UK-based Aardman Features will enter a three-year, exclusive first-look deal with Sony Pictures Entertainment (SPE) for all of Aardman's features in development.
Aardman, known for Wallace & Gromit, Chicken Run and Flushed Away, ended its increasingly tense partnership with DreamWorks in late January 2007. The new pact was struck with SPE's chairman/CEO Michael Lynton and co-chairman Amy Pascal.
Sony will step in for production, marketing and distribution globally. No financial terms were revealed.
Aardman COO and head of Aardman Features Stephen Moore said the new deal would enable the company to reach several goals. 'Aardman wants to make more movies, and different kinds of animated movies and build out the infrastructure to do that,' Moore told ScreenDaily.com. 'We want to make those movies in the UK if possible, in Bristol. And we want to attract talent from across the world and also build the UK animation business.'
Lynton said in a statement: 'Aardman Features is enormously popular all over the world. We believe that their strength is their unique storytelling humour, sensibility and style and we plan to bring their distinctive animated voice to theaters for a long time to come. This is a tremendous coup for Sony Pictures Entertainment.'
Aardman has five features in development, all closely under wraps at the moment but including three stop-frame animation projects and two CG-animated projects. Budgets for the stop-frame projects are about $59m (£30m) each but Aardman said the CG projects' budgets were more flexible.
One of the projects is written by Wallace & Gromit creator Nick Park but the others are by four writers Aardman hasn't worked with previously.
Aardman co-founder and creative director Peter Lord revealed that all five features had been discussed with Sony already. 'We've talked in some detail about the five projects and they were behind the whole slate,' he said.
Aardman expects one or two of the films to be greenlit by the end of 2007, and they hope the new deal will allow them to have a new feature released every 18 months.
Lord said Sony offered a better fit than previous partner DreamWorks. 'DreamWorks is in this pattern of releasing two movies per year, and that is very limiting. With Sony having a bigger slate, there are more options on when we can release films. Also, there's maybe the chance to be a bit more edgy [than we could be with DreamWorks].'
Nick Park added that Sony was encouraging Aardman to continue its successful business with stop-frame animation projects. 'DreamWorks is losing interest in stop-frame but Sony is very excited to develop both stop-frame and CGI projects,' he said.
The relationship with DreamWorks had become increasingly fragile as the CG work for Flushed Away was done out of the US, away from Aardman's home turf.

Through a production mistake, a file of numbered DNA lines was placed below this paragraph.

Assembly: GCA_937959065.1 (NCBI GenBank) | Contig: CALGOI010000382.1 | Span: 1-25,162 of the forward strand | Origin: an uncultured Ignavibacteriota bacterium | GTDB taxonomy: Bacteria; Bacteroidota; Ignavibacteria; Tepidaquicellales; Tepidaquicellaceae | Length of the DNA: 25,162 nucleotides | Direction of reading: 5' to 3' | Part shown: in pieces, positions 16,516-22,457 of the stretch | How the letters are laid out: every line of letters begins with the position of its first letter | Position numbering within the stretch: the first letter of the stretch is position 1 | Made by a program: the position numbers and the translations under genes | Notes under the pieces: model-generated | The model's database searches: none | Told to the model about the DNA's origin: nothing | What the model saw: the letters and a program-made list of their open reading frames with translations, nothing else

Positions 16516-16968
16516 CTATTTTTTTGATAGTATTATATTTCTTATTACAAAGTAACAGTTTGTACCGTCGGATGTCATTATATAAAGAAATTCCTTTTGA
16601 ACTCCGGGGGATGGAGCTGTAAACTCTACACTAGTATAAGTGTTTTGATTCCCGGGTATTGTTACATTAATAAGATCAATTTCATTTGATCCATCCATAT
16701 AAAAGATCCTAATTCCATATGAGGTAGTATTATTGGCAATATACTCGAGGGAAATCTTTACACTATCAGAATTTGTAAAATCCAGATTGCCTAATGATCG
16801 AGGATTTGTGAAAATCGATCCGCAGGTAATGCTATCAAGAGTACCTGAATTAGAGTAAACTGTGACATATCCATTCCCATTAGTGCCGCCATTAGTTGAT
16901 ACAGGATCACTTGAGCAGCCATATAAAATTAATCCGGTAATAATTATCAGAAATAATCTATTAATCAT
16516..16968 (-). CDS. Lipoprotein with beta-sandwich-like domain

Sony understands Aardman's desire to workfrom the UK. 'The process will work even better in-house,' Lord said. 'We've got a way of film-making that we've used with stop-frame that we'd love to apply to a CG feature.' Aardman has been using CG techniques in Bristol for eight years in its shorts, commercials and TV businesses.
Aardman co-founder and executive chairman David Sproxton added: 'This is an international business, and we'll work with international talents, but it works a hell of a lot better when you do it at home.'
Moore said Aardman had been exploring various independent financing and Hollywood studio partnership deals during the past year, but had entered serious discussions with Sony in the past month.
'They recognise our slightly eclectic nature,' Sproxton said. 'Absurdity is a word that we use at lot at Aardman and they like that.'
Sony also has its own animation arm, Sony Pictures Animation, which has made Open Season and the forthcoming Surf's Up.
The five films in development don't include another Wallace & Gromit feature-length film at this point, although Park said he is developing a new project for Aardman's most famous characters. 'What I'm writing may not be a feature, it could make a better short, but it's too early to say,' Park revealed. He noted that Wallace & Gromit would remain stop-frame under his watch. 'I'm a Plasticene man,' he said.
The deal won't have a huge immediate impact on staffing at Aardman's Bristol headquarters, which currently employs about 130 full-time staff across all its businesses. The hopes are that freelancers who are employed on Aardman features will get more steady work as there is less down-time between projects.
The features development team will expand slightly, and if the company builds out more CG infrastructure, that could grow the Bristol office as well.